Adventures with an (Almost) Amazing Dataset

This post is about an amazing dataset that looks reliable at first glance but has some serious issues when you look closer.[1] The individual errors are small, subtle, and hard to spot. When added together, though, they can cause big problems for HPE researchers. Before I get into the details about the specific dataset—why so … Continue reading Adventures with an (Almost) Amazing Dataset

Policy, History, and Mexico-U.S. Migration

Not unlike his predecessor, Joe Biden began his presidency with a series of executive actions on immigration and border security, including halting construction of the border wall, preserving DACA protections, pausing deportations (or attempting to), ending the “Muslim ban” on travel, and ending new enrollment in the Migrant Protection Protocols policy (i.e., the “remain in … Continue reading Policy, History, and Mexico-U.S. Migration

The Creation and Survival of Unreliable Data: Mexico’s 1921 Census

Those who have been following the ongoing political developments over the 2020 Census in the United States (not to mention recent posts on Broadstreet) will need no reminder that the process of counting the national population is complicated and political. Beyond the consequences for apportionment and federal transfers, the official census figures that emerge from … Continue reading The Creation and Survival of Unreliable Data: Mexico’s 1921 Census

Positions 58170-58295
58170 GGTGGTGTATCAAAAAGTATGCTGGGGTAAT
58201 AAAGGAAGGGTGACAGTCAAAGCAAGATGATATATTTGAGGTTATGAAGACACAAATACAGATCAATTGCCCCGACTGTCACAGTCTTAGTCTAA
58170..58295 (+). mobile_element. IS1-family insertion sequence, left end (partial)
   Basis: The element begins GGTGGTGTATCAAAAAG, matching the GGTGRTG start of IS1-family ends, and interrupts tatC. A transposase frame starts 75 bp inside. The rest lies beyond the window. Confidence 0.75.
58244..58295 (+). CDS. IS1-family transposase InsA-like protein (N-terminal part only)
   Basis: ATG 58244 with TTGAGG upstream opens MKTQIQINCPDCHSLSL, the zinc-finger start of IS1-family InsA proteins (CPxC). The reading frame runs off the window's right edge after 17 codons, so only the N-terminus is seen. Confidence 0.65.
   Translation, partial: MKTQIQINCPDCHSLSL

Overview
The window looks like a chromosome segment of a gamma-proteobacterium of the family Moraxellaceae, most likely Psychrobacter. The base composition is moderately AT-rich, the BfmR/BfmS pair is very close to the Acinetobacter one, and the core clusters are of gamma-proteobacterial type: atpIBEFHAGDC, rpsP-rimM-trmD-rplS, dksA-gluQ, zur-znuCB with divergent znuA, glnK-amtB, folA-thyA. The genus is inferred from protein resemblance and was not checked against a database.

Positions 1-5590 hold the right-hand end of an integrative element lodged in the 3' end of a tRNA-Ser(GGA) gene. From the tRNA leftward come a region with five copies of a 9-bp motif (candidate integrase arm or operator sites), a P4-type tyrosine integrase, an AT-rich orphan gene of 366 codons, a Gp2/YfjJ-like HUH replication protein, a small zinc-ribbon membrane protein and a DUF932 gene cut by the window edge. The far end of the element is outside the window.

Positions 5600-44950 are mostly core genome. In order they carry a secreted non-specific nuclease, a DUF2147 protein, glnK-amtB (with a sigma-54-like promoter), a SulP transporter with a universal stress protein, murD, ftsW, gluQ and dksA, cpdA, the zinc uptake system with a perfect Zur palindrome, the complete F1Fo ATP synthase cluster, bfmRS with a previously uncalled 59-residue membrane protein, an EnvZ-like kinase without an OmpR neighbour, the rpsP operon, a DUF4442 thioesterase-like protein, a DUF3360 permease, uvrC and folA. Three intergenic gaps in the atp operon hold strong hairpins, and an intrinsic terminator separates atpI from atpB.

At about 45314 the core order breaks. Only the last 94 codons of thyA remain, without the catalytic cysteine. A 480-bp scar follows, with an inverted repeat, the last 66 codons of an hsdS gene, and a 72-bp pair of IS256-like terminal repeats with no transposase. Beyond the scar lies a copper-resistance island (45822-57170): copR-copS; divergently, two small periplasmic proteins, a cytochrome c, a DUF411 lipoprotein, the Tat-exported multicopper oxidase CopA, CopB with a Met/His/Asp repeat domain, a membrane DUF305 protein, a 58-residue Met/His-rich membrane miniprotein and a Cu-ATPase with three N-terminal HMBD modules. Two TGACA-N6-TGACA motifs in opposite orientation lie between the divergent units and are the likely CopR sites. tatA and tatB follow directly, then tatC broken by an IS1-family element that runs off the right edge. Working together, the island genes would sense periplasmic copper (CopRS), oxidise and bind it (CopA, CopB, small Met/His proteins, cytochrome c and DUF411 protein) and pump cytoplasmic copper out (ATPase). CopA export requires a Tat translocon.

Physical Geography and Historical Political Economy

By many measures, Mexico City is in a terrible location. Wedged between volcanic mountains in a highland basin on top of a filled lakebed, the geography of the city leaves it vulnerable to earthquakes and volcanoes, as well as to cycles of flooding and drought. Once called the “most polluted city in the word,” its … Continue reading Physical Geography and Historical Political Economy

Archival Silences and Historical Political Economy

Pandemics are political, as Alexandra Cirone highlighted in an earlier post. Motivated by the numerous examples of official corruption during the COVID-19 crisis, Francisco Garfias and I decided to investigate how epidemics shaped the potential for rent extraction and the value of holding office in colonial Mexico. This required us to construct a dataset of … Continue reading Archival Silences and Historical Political Economy